Id. at 327. (citation omitted).
The non-moving party, is "required to provide evidence that would permit a reasonable jury to find" in its favor. Laningham v. U.S. Navy, 259 U.S. App. D.C. 115, 813 F.2d 1236, 1242 (D.C. Cir. 1987) (per curiam) (citing Celotex, supra). The moving party is entitled to summary judgment where "the non-moving party has failed to make a sufficient showing on an essential element of [its] case with respect to which [it] has the burden of proof." Celotex 477 U.S. at 323. Any factual assertions contained in affidavits and other evidence in support of the moving party's motion for summary judgment shall be accepted as true unless the facts are controverted by the non-moving party through affidavits or other documentary evidence. See Local Rule 108(h).
In resolving the summary judgment motion, all reasonable inferences that may be drawn from the facts placed before the court must be drawn in favor of the non-moving party. Anderson v. Liberty Lobby, Inc., 477 U.S. 242, 255, 91 L. Ed. 2d 202, 106 S. Ct. 2505. The inferences, however, must be reasonable, and the non-moving party can only defeat a motion for summary judgment by responding with some factual showing to create a genuine issue of material fact. Harding v. Gray, 9 F.3d 150, 154 (D.C. Cir. 1993).
Although it is not entirely clear from plaintiff's opposition, it appears that he is arguing that summary judgment is inappropriate because there is a genuine issue of material fact in dispute. Plaintiff takes exception to P 12 of defendant's statement of material facts not in issue. ("Plaintiff has been characterized in criminal investigatory records as the head of a criminal organization which distributed over 50 kilograms of cocaine in the Los Angeles, California area on a monthly basis.") He argues that the presentence report prepared for his sentencing describes him as a middleman rather than the head of a drug organization. Plaintiff's submission does create a dispute on an issue of fact; it is not a material issue, however.
As far as the Court can tell, plaintiff is claiming that since he is a mere middleman, not the head of a large drug organization, there is no need to maintain the informant's confidentiality. Plaintiff is incorrect. Any dispute over the extent of plaintiff's role has no bearing as to whether the informant was confidential and whether exemption 7(D) applies. This information might bear on whether the Court should presume that an informant had an implied promise of confidentiality. But in this case, the defendant has submitted an affidavit asserting that the government expressly promised confidentiality to its informant. See infra.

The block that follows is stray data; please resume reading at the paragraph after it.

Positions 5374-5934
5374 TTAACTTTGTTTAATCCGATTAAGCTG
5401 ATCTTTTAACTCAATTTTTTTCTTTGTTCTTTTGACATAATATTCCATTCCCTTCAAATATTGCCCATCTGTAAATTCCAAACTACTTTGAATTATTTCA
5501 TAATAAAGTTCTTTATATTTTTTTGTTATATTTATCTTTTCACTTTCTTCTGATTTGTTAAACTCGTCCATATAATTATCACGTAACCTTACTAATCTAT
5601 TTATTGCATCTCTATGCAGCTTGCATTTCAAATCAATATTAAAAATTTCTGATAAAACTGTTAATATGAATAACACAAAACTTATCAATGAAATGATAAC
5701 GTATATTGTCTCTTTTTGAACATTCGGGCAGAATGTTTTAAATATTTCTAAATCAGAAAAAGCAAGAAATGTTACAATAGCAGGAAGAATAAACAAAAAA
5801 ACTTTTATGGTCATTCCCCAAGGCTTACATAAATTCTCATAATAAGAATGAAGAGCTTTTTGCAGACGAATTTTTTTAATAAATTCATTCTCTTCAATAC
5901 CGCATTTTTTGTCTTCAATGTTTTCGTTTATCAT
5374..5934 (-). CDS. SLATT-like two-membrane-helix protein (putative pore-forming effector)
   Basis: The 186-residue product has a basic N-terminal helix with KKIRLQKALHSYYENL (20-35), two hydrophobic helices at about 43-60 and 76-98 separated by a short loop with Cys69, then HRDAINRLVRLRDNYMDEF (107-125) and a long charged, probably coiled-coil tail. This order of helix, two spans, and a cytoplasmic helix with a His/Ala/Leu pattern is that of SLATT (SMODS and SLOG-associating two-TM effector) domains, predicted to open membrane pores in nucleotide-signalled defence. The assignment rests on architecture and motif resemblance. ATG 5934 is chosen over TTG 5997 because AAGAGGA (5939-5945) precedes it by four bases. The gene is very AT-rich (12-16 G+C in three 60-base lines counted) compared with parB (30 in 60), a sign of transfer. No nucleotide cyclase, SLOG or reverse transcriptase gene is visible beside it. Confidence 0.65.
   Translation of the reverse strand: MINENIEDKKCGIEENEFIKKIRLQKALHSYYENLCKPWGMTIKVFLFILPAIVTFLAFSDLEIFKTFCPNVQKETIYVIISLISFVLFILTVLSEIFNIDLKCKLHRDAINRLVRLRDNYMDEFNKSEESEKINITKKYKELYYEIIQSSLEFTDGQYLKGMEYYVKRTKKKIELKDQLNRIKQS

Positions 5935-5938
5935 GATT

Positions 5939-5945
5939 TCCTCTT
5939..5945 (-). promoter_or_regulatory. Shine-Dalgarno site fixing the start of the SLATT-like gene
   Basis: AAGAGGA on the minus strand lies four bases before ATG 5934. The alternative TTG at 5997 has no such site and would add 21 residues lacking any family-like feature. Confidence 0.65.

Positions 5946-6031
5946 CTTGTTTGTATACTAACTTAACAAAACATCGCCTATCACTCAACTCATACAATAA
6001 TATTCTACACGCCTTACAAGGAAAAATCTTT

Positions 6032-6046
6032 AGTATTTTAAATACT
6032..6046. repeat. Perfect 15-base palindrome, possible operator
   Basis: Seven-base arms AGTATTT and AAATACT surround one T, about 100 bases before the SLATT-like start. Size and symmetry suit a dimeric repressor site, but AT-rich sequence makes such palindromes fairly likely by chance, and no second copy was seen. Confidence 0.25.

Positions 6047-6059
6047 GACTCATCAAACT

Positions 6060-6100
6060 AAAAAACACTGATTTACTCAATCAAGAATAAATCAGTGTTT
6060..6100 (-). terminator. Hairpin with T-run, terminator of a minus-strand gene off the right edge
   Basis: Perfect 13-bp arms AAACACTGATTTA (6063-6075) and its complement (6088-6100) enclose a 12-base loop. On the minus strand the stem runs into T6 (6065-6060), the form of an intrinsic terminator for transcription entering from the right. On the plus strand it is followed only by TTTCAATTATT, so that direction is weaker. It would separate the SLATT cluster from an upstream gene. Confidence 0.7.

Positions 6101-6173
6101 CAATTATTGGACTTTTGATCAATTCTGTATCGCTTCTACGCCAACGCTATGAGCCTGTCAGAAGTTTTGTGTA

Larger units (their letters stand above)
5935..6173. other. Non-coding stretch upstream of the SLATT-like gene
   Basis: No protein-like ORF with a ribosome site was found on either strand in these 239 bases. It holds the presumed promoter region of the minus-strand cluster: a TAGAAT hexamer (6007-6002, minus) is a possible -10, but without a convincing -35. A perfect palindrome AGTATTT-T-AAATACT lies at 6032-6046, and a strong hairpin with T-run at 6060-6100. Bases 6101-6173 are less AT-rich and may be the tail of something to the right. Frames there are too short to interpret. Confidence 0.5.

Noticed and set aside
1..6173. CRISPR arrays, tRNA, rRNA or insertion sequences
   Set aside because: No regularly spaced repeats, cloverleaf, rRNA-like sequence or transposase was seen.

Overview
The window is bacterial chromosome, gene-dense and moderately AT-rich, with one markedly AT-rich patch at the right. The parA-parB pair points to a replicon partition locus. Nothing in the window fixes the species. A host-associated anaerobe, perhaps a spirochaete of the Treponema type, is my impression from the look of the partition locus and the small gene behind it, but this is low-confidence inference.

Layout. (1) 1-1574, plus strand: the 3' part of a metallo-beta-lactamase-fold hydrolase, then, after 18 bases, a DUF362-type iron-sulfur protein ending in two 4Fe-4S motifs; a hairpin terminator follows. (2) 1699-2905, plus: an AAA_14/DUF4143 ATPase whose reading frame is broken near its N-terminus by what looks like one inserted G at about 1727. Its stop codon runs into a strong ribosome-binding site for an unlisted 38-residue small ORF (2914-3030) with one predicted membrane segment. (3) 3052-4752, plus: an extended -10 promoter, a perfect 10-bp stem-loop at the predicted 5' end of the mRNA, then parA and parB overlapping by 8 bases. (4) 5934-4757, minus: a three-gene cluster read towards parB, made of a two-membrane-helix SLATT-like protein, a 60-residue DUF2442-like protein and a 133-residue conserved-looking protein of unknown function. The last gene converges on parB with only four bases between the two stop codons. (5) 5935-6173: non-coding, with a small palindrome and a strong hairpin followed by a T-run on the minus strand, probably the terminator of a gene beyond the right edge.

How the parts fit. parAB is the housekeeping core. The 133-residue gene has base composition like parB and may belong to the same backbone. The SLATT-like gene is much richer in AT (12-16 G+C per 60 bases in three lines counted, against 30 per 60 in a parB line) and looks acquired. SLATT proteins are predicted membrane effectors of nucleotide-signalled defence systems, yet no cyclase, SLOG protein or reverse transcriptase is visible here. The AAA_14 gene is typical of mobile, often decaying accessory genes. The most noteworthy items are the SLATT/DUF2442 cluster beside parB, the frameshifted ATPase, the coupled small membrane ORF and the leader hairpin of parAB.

The goal of the FOIA is to promote the disclosure of information by the federal government and its agencies. See Charles River Park "A," Inc. v. Dept. of Housing and Urban Dev., 171 U.S. App. D.C. 286, 519 F.2d 935, 941 (D.C. Cir. 1975). Because of this goal the statutory exemptions under FOIA must be narrowly construed. See Dept. of Air Force v. Rose, 425 U.S. 352, 361, 48 L. Ed. 2d 11, 96 S. Ct. 1592 (1976) (citing Vaughn v. Rosen, 157 U.S. App. D.C. 340, 484 F.2d 820, 823 (D.C. Cir. 1973)). Exemption 7(D) applies to certain documents and records compiled for law enforcement purposes
but only to the extent that the production of such law enforcement records or information . . . could reasonably be expected to disclose the identity of a confidential source . . . and in the case of a record compiled by a criminal law enforcement authority in the course of a criminal investigation . . . information furnished by a confidential source.
5 U.S.C. § 552(b)(D)(7).
Plaintiff relies on language in the Supreme Court case United States Dept. of Justice v. Landano, 124 L. Ed. 2d 84, 113 S. Ct. 2014 (1993), for the proposition that an informant who intended to testify could never be considered confidential because he did not speak "with an understanding that the communication would remain confidential." See Plaintiff's Opposition to Defendant's Motion for Summary Judgment, at 6 (quoting Landano, 113 S. Ct. at 2019). Plaintiff's reliance on Landano is misplaced. Landano deals only with the question of when an assurance of confidentiality can be inferred for purposes of (b)(7)(D). See id. at 2020 ("The precise question before us, then, is how the Government can meet its burden of showing that a source provided information on an implied assurance of confidentiality.") In this case, defendant has submitted an affidavit from Leila I. Wassom, DEA Paralegal Specialist assigned to the Freedom of Information Section, asserting that plaintiff was given an express promise of confidentiality. See Supplemental Declaration of Leila I. Wassom P 7. Given this information in the affidavit, there is no doubt that the informant must be considered confidential at the time of the express promise of confidentiality for purposes of (b)(7)(D).
Plaintiff further argues that (b)(D)(7) is inapplicable now, because even if the informant was confidential during the course of the investigation, he ceased to be confidential when he testified at plaintiff's trial. The Landano Court explicitly declined to address this question. See id. at 2020. The Court Of Appeals in this Circuit, however, has held that exemption (b)(D)(7) applies to information given by an informant who was confidential at the time, even if the informant later testifies at trial. See Parker v. Dept. of Justice, 290 U.S. App. D.C. 87, 934 F.2d 375 (D.C. Cir. 1991). The holding in Parker governs this case; the government properly relied on exemption (b)(7)(D).
Accordingly, the government's motion for summary judgment is granted. An appropriate order follows.
United States District Court
Having considered the submissions of the parties, the Court hereby ORDERS, for the reasons set forth in the foregoing opinion that defendant's motion for summary judgment be GRANTED.
United States District Court